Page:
How can we see the human impact on our atmosphere?
On December 7, 1972, Apollo 17 astronauts took a photo of the Earth that would come to be known as the Blue Marble. This is one of the most famous photos taken of the entire planet from space. Soon after this photo was released, the conservation movement took off at top speed. We were finally given a visual of the home that all humans, regardless of nationality or political affiliation, commonly share. The photo was not only an image, but it finally allowed us to see the big picture. Now we seek new photos to get new data in a time when climate change and its impacts are happening faster than ever. A view from space could help us further understand exactly what we humans are contributing to our planet’s climate. But, how can we see just the human impact on our atmosphere?
Since the Blue Marble, many other photos and data from space have gone on to help us understand more about the big picture. We’re living in a time where our technological pace is getting faster and so is our need for more accurate data on the things that matter the most. Climate change and technology still have a pretty long road ahead. So, when big breakthroughs happen in the overlap of climate and technology, we simply must pay attention.
Recently a NASA satellite made some pretty big news regarding the accuracy of measuring the human impact on our atmosphere. The Orbiting Carbon Observatory-2 satellite’s news is causing a lot of excitement for the science community at large. Better understanding the many changes that are happening on our planet right now will give us a more focused direction on how to interpret data, begin resiliency efforts, and enhance the accountability of our efforts worldwide.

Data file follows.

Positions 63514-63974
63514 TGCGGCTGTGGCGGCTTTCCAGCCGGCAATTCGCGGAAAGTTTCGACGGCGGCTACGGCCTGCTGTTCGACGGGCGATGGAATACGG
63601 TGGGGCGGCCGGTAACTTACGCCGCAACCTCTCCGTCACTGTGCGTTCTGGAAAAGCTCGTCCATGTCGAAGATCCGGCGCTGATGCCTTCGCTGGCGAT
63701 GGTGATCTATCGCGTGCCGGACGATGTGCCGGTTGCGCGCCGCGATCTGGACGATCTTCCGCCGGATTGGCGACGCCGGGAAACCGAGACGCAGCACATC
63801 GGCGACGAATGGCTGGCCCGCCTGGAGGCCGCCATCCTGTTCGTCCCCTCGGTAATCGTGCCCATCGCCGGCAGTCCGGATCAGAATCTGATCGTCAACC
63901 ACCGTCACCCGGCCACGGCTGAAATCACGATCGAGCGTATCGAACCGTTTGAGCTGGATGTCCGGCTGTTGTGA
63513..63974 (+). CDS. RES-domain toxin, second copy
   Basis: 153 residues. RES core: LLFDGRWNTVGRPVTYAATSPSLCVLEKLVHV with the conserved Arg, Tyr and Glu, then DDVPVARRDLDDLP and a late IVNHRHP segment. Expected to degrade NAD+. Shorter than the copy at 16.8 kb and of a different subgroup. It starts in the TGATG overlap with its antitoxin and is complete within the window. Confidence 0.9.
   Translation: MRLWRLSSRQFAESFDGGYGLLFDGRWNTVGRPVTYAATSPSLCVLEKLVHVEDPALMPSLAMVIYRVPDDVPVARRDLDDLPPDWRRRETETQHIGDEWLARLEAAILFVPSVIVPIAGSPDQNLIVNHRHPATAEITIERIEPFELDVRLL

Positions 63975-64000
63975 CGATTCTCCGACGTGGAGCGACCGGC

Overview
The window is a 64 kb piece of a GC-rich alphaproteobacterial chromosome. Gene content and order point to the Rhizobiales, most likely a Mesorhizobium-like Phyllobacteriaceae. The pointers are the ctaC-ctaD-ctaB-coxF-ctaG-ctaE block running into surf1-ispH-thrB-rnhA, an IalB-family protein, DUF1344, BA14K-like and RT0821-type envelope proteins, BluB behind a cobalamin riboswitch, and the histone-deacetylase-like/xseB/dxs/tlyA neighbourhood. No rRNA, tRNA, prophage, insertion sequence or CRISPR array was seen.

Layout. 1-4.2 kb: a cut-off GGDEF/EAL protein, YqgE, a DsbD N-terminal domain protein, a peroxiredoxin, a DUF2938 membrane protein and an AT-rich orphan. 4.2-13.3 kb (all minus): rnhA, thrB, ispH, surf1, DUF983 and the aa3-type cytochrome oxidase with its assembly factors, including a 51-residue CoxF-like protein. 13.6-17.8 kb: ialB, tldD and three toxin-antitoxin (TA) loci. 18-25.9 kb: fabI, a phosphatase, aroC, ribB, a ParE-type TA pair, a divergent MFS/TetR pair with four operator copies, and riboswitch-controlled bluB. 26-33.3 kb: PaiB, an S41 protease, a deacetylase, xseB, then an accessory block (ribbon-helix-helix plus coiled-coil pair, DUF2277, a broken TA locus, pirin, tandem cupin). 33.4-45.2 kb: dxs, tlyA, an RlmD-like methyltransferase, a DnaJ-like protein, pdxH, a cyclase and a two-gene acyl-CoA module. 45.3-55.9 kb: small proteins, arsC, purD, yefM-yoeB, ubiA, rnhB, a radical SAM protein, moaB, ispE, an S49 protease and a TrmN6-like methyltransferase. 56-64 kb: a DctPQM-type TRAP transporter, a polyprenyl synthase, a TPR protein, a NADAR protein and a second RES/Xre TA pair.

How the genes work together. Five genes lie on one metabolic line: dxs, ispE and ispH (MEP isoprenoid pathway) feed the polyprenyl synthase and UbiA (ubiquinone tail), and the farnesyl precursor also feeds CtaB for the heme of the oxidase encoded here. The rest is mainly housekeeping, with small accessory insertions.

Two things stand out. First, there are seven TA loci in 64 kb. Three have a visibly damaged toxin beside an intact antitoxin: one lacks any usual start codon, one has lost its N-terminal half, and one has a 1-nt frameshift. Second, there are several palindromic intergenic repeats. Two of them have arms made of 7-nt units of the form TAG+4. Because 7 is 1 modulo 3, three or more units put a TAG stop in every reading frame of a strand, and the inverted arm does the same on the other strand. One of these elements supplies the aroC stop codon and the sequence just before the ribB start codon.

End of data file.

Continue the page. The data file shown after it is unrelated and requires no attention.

Why do we need to know the human impact on the atmosphere? Well, we currently share the planet with well over 3 trillion trees and a seemingly uncountable amount of other vegetation (plants, flowers, grains, etc). That vegetation is responsible for a large part of our planet’s oxygen and carbon dioxide. As plants grow, they absorb carbon dioxide; as they die, they release carbon dioxide. The seasonal transformation is easily visible here in Virginia, but to see how it works in the big picture we have to look at it from space. This annual cycle, the planet’s natural goings-on, happens like clockwork. While humans have had a dramatic impact on the atmosphere, we must keep in mind the vegetation has as well. That’s where this new satellite from NASA comes in, to help us get a sharper focus on the big picture.
By observing the seasonal ebbs and flow of gases, scientists were able to find an interesting way to see just our human impact. Subtracting the natural vegetation’s gas intake and release cycles from this satellite’s eye view gives us a very clear look at the heat trapping gases that are being factored in here. The human impact can now be seen in the most accurate way yet. Thanks to this orbiting satellite, we can see exactly where we are putting our portion of carbon dioxide into the atmosphere.
While this news may not have anything to do with directly removing our impact or lessening the damage, it does something truly wonderful for the entire climate change dialogue. This will give us a new level of accuracy that is needed to make decisions as we move forward on this topic. To be able to see exactly what humans are doing, where it is happening the most, and the rate of change over the years will all be valuable aspects of becoming more resilient to human-caused climate change.